1915 Tasting Notes
Tea friend Nicole sent me some of this earlier in the year; I enjoyed a little, then set it back for heavy drinking season (AKA those miserable weeks before Daylight Savings Time when you have to wake up and drive in the dark). Although I oversteeped a little this morning, there’s a good balance between the heavy assam bass line and the Ceylon/Darjeeling counterpoint. A good wakey-uppey that, steeped lightly or with a little milk, would also be a good afternooner.
Oh, for a black unflavored decaf that doesn’t taste like dishwater and has the flavor punch of a judo master. (Does judo involve punching? Pardon my combat illiteracy.)
Well, Twinings decaf offering doesn’t punch; it noodged a little when I left the bag in. In plain English, the tea flavor was strong enough to detect after a good 20 minutes in the cup. Camouflaged with milk, it might be a plausible work afternooner.
Ahhhhhhhc—-tober, finally! Sweats and nippy mornings and leaves starting to turn and cuddle-up evenings caused me to upend the stash and pull out some oldies but goodies. My personal box is an oldie; the tea is a goodie. Wonderfully sweet and stevia-free (sorry, y’all; can’t stand it) with a lovely balance of apple flavor. And I like chicory. May the first breath of autumn give you a chance to catch your breath and count your blessings this weekend.
Ever been to Silver Dollar City? One whiff of this and I was hiking in the Deepwoods on the way to Rube Dugan’s Diving Bell (long gone) to see that cute Junior Dugan guy that asked me to marry him…but I digress. All that sentimentality caused me to throw three bucks at a packet from the Savoy sample rack.
At five minutes (max recommended time) this was a little too heavy on the cinnamon and light on the maple corn, but was still a tasty, sweet autumnal snack in a cup. Will let up on the time next round to see if that changes the mix a bit.
Oh…with a little curious kitchen alchemy, I think I have whipped myself up a new friend: equal parts chicory, cocoa nibs, lemon peel. Long five-minute steep. He’s mellow, sweet, chocolatey, healthy, low-caf, and chocolatey. Did I say chocolatey? Next time, we’ll see if he plays well with milk. Or orange peel instead of lemon. This could be the beginning of a beautiful relationship…. ;)
Confession: I did not buy any of this, as I’m not much of a lapsang souchong fan, but the smokey, leathery, fruity, pipe-tobacco scent relocated me temporarily to Holmes’ Baker Street or the offices of Cyrus Barker. (Barker & Llewellyn series by Will Thomas. You need to read them. But I digress.) Just thought I’d pass this along to all you smoke lovers.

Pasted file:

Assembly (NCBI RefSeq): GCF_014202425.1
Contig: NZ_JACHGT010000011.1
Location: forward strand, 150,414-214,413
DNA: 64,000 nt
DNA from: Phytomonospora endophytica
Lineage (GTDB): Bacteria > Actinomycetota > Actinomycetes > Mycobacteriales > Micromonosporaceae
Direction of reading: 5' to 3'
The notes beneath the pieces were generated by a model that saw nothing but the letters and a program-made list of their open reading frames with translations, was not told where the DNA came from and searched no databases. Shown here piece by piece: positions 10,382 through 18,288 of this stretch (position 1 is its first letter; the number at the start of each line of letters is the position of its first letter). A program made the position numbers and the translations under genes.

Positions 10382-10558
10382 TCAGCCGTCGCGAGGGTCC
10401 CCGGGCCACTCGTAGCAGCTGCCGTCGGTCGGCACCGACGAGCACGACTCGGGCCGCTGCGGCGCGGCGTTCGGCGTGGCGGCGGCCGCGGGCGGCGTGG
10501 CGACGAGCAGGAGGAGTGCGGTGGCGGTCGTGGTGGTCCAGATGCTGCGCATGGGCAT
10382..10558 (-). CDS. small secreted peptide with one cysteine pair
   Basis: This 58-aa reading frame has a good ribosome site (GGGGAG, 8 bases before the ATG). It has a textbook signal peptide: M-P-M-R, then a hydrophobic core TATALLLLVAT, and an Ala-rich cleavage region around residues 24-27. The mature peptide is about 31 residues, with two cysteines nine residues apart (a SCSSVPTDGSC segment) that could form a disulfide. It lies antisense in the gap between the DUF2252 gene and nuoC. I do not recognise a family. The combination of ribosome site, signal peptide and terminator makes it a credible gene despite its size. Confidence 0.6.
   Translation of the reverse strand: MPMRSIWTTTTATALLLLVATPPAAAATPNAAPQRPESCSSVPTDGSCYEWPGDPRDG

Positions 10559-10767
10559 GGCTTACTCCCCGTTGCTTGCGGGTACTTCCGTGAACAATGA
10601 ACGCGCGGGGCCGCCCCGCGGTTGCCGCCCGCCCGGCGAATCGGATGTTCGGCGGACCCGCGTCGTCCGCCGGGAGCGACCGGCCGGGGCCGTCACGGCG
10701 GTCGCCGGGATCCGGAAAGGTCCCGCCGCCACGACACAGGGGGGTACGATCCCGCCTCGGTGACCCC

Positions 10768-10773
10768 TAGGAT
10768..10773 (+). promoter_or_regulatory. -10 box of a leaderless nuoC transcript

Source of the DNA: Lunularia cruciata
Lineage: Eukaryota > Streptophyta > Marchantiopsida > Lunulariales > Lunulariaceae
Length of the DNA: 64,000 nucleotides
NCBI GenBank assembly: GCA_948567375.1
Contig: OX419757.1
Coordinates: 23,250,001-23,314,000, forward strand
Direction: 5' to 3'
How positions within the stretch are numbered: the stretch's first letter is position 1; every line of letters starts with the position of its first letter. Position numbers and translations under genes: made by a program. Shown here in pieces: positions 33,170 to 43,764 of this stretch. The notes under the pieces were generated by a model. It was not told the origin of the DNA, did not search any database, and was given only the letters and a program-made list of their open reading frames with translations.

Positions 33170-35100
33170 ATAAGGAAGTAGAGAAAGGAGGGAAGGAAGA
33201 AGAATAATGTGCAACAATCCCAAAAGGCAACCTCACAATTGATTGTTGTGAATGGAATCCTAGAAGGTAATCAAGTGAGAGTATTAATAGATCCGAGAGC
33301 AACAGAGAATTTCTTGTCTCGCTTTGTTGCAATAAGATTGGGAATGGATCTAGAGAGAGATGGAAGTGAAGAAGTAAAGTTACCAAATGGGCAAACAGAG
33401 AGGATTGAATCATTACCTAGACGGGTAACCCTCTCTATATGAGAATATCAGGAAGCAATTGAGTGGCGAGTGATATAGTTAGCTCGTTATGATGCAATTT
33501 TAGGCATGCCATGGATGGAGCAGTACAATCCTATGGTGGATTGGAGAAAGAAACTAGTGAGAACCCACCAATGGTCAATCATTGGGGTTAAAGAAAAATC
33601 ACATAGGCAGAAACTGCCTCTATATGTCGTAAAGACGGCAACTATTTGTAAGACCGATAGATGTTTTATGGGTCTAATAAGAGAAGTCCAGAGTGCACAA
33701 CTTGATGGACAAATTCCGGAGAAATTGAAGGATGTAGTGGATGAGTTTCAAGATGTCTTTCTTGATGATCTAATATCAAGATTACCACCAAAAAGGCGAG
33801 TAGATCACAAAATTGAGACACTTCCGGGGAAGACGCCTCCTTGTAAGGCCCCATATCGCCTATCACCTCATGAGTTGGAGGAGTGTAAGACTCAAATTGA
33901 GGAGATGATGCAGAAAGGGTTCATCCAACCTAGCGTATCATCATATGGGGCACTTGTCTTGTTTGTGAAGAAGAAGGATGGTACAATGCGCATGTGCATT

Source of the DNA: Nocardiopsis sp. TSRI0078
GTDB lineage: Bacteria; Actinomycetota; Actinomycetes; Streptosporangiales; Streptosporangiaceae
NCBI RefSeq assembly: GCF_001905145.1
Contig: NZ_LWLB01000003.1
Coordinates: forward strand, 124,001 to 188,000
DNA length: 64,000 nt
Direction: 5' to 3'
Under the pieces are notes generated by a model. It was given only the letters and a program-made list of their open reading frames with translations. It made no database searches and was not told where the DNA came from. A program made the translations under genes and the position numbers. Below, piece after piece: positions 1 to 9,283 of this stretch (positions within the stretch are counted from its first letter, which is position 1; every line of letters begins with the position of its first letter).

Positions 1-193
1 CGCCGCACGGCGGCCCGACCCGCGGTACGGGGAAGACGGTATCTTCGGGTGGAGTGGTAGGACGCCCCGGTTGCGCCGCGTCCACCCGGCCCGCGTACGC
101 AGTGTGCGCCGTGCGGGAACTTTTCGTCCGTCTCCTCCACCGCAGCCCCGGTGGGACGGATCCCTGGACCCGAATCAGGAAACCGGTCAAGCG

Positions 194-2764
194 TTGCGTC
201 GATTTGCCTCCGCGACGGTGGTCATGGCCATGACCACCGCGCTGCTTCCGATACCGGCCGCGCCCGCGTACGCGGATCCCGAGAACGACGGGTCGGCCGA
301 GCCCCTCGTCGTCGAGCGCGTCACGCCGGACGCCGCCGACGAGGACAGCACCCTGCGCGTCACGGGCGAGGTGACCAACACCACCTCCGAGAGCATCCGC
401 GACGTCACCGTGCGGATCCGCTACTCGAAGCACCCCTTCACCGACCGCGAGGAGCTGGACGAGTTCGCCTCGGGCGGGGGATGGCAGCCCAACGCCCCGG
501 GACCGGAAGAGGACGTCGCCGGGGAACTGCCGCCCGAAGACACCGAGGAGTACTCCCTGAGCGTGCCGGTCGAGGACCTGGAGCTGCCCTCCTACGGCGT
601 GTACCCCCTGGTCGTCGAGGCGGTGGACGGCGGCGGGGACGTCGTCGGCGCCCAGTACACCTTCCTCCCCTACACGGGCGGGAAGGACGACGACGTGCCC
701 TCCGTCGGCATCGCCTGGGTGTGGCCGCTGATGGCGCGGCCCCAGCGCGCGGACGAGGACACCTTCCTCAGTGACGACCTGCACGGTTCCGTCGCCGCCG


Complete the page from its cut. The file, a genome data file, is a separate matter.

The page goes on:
Savoy has recently started selling in tins—for those of us who are close enough for live store visits, the young lady who took care of us said they’re offering 10% off when you bring the tin back for a refill.
The trip to Savoy was part of a (semi-milestone) anniversary date…I’m giving away my geezerness here, but part of my present from hubby was the Sears and J.C. Penney mail order catalogs from Fall 1985. I’l be up all night compiling my order :)
With all due respect to the vendor, when I saw “Chamomile Black Tea” on a seller’s website (can’t remember whom) the Cheapster started whispering in my ear: “Don’t buy that. You can make it!” And so I did. Tossed a teaspoon of bulk-bin chamomile leaves in a steeping basket with some good-quality leftover Keemun. Badda-bing! A very pleasant afternoon treat. The Keemun toned down the strength of the chamomile; the chamomile added a little uptick to the black tea. This will be a repeat blend in my kitchen!
Green tea doesn’t get enough love at my house: especially when I’m given the opportunity (Liquid Proust, I think this came from your stash) to try something new and fine. This is a tai ping hou kui of unknown provenance, but oh, how refined and smooth it is! Big ol’ wide, flat leaves that were generous and accepting of my sloppy, Midwest-farmer-messy-kitchen-western-style—steep. Was the color of good, light olive oil and satiny on the tongue. Tastes like sweet hay mown from a field that has honeysuckle growing in the fencerow. Thanks for the intro to this variety!
Labor Day weekend was not the restful idyll I had hoped for (unscheduled elder care needs at Dad’s farm, followed up with minor yucks of my own, and a day of catching up what I had to let go the other two days) so this morning called for some MUSCLE to get me moving. This Kaimosi fills the bill: stout, sharp, and a little fruity undertone I had not noticed the first time I tried it. I still intend to try it with some milk, but to this point, I’ve needed the tea hit so fiercely each time I’ve steeped this, I haven’t stopped to dilute it!